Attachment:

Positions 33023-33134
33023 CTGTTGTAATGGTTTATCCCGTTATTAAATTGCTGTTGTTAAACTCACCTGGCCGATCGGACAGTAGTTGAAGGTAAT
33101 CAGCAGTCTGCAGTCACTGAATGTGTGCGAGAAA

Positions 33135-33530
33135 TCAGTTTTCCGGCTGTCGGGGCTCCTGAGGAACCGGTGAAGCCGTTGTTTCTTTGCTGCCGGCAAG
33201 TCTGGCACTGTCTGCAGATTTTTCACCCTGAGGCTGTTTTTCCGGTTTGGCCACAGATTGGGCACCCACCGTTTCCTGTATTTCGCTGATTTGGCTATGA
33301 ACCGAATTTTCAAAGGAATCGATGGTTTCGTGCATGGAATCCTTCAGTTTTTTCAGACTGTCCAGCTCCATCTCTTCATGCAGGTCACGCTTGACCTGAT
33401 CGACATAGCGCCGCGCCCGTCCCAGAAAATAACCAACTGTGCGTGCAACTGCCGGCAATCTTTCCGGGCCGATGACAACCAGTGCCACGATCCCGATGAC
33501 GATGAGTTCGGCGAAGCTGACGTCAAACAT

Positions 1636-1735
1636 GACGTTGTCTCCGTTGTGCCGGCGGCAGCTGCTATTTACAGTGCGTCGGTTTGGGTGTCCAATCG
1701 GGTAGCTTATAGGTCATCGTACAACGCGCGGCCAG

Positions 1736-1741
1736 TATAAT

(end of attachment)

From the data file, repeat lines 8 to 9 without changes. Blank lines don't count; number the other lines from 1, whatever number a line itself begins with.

33401 CGACATAGCGCCGCGCCCGTCCCAGAAAATAACCAACTGTGCGTGCAACTGCCGGCAATCTTTCCGGGCCGATGACAACCAGTGCCACGATCCCGATGAC
33501 GATGAGTTCGGCGAAGCTGACGTCAAACAT